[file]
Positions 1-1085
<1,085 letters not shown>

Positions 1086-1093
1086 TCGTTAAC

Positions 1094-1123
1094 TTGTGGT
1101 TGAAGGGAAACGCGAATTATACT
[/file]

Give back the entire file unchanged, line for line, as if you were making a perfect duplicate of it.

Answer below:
Positions 1-1085
<1,085 letters not shown>

Positions 1086-1093
1086 TCGTTAAC

Positions 1094-1123
1094 TTGTGGT
1101 TGAAGGGAAACGCGAATTATACT